Ukraine unveiled a new drone it says can fly far behind enemy lines and is resistant to Russian jamming.
The Backfire has a range of 20 miles and features a GPS antenna for navigation, Ukraine says.
Both Ukraine and Russia have made advancements in their drone technology as UAVs dominate the war.
Ukraine has unveiled a new drone, and it says this model can fly far behind enemy lines and resist persistent Russian jamming.
It's the latest development in Russia and Ukraine's ongoing drone war, one accelerated by constant technological advancements and the ever-present role of drones on — and above — the battlefield.
On Monday, Mykhailo Fedorov, Vice Prime Minister of Ukraine for Innovation, Education, Science, and Technology, announced the development of the Backfire unmanned aerial vehicle (UAV), calling it "a powerful drone" that flies up to 20 miles in range "behind enemy's positions and causes colossal losses."
Specifically, Federov said the drone would help Ukrainian forces "hit Russian artillery, logistics hubs, enemy storage points, and command posts," Ukrainska Pravda reported.
—Mykhailo Fedorov (@FedorovMykhailo) November 20, 2023
Fedorov noted on X, the social media site formerly known as Twitter, that the Backfire's main feature is its "powerful GPS antenna, resistant to Russian jamming" and electronic warfare. That antenna, Fedorov added, "is almost impossible to jam," Ukrainska Pravda said, and thanks to the drone's "complete autonomy, the Russians cannot trace its coordinates and ground crew."
And while the Backfire drone will soon be mass produced and join Ukraine's other various UAVs in combat, Fedorov said it's already completed 50 or more successful missions over the past few months.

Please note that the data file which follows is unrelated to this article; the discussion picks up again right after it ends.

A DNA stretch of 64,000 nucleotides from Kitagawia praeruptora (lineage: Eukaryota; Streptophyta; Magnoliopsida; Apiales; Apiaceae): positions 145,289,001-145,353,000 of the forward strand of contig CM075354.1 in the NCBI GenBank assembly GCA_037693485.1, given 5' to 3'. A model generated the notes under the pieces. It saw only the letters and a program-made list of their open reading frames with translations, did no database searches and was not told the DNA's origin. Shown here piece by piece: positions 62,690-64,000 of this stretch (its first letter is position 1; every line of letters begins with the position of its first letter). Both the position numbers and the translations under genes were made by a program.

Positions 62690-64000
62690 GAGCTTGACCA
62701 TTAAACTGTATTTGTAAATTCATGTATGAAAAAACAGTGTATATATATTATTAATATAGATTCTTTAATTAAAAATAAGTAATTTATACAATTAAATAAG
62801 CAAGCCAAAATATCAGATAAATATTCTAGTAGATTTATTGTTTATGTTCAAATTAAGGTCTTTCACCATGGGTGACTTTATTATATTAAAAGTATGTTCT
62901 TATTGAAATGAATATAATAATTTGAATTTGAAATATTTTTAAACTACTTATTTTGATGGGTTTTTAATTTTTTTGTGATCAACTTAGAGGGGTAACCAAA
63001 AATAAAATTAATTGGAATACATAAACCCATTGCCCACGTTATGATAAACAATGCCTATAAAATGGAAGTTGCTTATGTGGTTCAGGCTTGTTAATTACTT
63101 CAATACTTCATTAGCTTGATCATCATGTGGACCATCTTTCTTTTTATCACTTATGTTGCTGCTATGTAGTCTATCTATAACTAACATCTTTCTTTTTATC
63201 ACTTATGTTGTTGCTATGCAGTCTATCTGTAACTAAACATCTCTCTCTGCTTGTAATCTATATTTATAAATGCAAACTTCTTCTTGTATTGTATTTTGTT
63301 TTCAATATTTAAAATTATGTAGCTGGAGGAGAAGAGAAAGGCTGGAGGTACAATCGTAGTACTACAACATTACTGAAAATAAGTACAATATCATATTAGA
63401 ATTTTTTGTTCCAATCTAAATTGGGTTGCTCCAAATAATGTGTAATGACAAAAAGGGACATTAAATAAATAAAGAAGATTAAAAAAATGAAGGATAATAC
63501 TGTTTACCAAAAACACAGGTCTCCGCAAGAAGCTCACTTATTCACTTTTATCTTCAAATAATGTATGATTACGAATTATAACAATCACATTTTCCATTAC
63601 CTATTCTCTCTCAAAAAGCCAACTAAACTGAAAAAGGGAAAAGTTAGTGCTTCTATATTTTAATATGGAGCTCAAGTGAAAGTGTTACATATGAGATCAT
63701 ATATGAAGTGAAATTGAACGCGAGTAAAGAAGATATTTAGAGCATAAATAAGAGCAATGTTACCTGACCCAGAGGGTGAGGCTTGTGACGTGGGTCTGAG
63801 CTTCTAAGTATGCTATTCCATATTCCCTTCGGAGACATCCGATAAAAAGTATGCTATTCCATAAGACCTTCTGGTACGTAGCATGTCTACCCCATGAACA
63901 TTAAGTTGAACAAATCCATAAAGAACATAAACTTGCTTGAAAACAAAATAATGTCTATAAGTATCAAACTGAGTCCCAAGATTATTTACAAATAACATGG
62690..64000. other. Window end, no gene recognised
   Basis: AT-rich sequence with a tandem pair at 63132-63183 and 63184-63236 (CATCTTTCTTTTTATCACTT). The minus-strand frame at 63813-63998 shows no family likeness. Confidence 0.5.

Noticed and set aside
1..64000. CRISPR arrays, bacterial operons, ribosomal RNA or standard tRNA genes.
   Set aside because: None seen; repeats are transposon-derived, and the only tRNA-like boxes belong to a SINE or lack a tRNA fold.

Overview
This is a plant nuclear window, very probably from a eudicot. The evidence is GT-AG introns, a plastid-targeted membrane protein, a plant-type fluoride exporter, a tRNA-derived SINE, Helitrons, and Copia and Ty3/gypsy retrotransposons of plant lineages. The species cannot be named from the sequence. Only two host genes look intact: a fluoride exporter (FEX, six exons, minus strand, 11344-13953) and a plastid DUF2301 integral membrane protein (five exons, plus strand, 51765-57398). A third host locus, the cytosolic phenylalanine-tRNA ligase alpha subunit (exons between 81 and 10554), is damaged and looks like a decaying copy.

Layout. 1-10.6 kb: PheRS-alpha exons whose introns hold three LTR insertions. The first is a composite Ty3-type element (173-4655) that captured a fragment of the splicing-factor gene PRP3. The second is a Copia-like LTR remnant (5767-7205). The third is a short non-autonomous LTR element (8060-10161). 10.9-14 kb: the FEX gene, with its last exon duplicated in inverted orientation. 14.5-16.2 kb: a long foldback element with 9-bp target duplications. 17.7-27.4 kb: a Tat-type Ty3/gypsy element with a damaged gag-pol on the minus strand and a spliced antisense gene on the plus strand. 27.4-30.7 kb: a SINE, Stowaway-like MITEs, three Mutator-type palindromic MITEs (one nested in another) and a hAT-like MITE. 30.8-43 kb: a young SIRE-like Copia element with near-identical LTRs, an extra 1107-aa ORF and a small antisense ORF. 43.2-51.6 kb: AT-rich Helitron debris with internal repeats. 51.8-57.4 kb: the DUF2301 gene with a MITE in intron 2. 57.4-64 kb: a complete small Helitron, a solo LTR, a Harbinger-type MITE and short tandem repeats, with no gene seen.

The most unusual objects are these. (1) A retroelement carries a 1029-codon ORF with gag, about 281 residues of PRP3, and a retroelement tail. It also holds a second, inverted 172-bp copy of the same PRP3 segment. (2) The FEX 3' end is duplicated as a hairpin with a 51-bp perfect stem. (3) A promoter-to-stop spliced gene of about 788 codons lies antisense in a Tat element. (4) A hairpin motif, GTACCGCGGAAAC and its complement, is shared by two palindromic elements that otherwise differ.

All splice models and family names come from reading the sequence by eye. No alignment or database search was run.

The Backfire is Ukraine's latest development in a vicious drone war that has kept both sides on its toes as technological advancements force constant innovation. Troops regularly rely on drones to fight in combat — one Ukrainian service member said in September that his unit hadn't really fired its rifles in half a year and was often relying on drones to fight.
Throughout the conflict, relatively cheap UAVs have taken out tanks and armored vehicles, largely asymmetric targets, as well as virtually anything that moves on the battlefield. Videos from the war regularly show first-person view (FPV) drones colliding with tanks, flying into open hatches in armored vehicles, sneaking up on troops in trenches, and exploding on impact.
Their buzzing overhead is a constant reminder of danger and signals that, at any moment, an exploding UAV could be flown into an unsuspecting target. Both Ukraine and Russia are actively participating in an drones arms race of sorts, which has pushed them to seek new technologies in order to best the other side.
Beyond autonomous drones, operators, too, have become critical for both Ukraine and Russia, as they develop a variety of specific flight and control skills. But their value also makes them key targets for their enemies, which leads to operators targeting one another with their drones.
But as the impact of drones grows, so have efforts to stop them. The front lines are flooded with jamming technology that scrambles drones' navigation controls. While operator-controlled drones are typically less susceptible to this, and cheaper should they be lost or destroyed in battle, jamming is still a major problem. That makes Ukraine's new Backfire's potential to block Russian interference so vital, giving Ukraine an edge to fly along and behind enemy lines.
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